The Black Nile

The Black Nile Cover

The Black Nile

One Man's Amazing Journey Through Peace and War on the World's Longest River

By Dan Morrison; Sean Runnette (Read by)

Tantor Media Inc, MP3 CD, 9781400165896

Publication Date: August 19, 2010

Description
Investigative journalist Dan Morrison hired a boat builder, summoned a childhood buddy, and set out paddling from Jinja, Uganda, down the White Nile toward Cairo. Four thousand miles, two companions, and several other means of local conveyance later, he emerged on the Mediterranean. The story Morrison tells of this spectacular-and spectacularly harrowing-journey is a mash-up of narrative travel writing, investigative reportage, and current history, resulting in a thoughtful, funny, and frightful trip across a region whose people are trying to claw their way from war and poverty to something better.


About the Author
Dan Morrison has reported from Afghanistan, Pakistan, India, Egypt, Sudan, Uganda, and Libya. His stories have appeared in Newsday, National Geographic News, Chicago Tribune, San Francisco Chronicle, and US News & World Report. He lives with his wife and daughter in New York.

Sean Runnette, a multiple "AudioFile" Earphones Award winner, has produced several Audie Award-winning audiobooks and has also narrated works by John Steinbeck and Richard P. Feynman. Of his performance of "The Courage to be Free", "AudioFile" Magazine wrote "Runnette's tender approach to every sentence and paragraph helps the author's wisdom glow. Along with the understated power of the author's writing, Runnette's performance makes this one of the most arresting and thought-provoking audiobooks available today." He is a member of the American Repertory Theater company and has toured internationally with Mabou Mines, an avant-garde theater company. Sean's television and film appearances include "Two If by Sea", "Copland", "Sex and the City", "Law & Order", "Third Watch."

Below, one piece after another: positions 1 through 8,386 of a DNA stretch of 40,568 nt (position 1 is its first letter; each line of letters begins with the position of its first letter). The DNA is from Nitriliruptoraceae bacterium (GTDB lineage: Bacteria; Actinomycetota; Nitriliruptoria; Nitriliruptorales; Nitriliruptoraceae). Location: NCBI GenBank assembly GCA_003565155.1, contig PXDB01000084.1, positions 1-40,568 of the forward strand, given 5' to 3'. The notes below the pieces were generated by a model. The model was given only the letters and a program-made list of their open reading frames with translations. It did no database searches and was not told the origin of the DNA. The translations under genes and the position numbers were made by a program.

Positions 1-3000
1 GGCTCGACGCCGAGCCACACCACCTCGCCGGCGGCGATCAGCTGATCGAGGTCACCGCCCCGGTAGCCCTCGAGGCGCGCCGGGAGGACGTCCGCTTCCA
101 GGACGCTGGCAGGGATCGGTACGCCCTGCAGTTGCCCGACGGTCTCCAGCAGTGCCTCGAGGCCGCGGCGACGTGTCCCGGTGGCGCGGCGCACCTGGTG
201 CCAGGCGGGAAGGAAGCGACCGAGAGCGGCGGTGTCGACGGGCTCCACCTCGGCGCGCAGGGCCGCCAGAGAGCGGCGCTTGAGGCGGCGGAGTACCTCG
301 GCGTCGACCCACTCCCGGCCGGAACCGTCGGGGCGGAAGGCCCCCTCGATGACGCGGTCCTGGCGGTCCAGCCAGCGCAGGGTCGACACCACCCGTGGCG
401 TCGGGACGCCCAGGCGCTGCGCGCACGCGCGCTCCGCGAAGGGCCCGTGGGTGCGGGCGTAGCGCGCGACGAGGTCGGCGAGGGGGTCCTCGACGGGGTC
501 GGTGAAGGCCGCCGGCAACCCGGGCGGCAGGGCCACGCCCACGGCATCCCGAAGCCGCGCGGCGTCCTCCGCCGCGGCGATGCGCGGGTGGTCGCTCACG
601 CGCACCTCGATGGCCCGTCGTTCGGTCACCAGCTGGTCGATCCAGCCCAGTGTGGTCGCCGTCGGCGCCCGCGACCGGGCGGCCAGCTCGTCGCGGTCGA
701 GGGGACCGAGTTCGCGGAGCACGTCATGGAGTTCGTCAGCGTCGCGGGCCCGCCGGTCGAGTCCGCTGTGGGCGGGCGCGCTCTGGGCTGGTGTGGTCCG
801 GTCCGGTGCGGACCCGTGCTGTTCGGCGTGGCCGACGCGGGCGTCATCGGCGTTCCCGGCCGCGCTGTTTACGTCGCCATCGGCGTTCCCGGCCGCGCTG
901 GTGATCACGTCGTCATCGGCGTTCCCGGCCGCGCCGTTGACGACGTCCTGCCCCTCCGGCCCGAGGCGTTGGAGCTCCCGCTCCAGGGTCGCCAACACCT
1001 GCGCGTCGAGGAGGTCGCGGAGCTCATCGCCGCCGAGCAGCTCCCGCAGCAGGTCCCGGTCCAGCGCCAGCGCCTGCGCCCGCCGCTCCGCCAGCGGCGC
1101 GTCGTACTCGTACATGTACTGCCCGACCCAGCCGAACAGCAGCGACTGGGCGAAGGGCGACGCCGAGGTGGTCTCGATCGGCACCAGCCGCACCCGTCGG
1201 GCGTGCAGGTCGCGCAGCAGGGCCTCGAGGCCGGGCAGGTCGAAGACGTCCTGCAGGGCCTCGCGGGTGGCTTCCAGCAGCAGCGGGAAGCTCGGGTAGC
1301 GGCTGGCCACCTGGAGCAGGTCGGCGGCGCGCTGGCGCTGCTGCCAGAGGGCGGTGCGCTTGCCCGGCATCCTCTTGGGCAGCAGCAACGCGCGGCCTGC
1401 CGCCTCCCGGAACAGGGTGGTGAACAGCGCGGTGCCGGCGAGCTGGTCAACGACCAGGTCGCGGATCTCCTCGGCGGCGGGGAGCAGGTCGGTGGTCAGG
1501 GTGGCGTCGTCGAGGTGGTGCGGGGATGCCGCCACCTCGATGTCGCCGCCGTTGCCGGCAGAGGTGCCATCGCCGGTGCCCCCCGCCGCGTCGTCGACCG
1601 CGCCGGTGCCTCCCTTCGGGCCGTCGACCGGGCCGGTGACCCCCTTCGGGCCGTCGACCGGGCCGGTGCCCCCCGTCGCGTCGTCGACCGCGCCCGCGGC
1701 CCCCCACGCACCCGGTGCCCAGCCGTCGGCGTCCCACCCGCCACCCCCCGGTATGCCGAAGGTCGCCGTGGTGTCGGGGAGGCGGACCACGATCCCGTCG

Praise For The Black Nile

"The Black Nile ...excels in bringing the place, politics and history of this fragile region alive." ---Boston Globe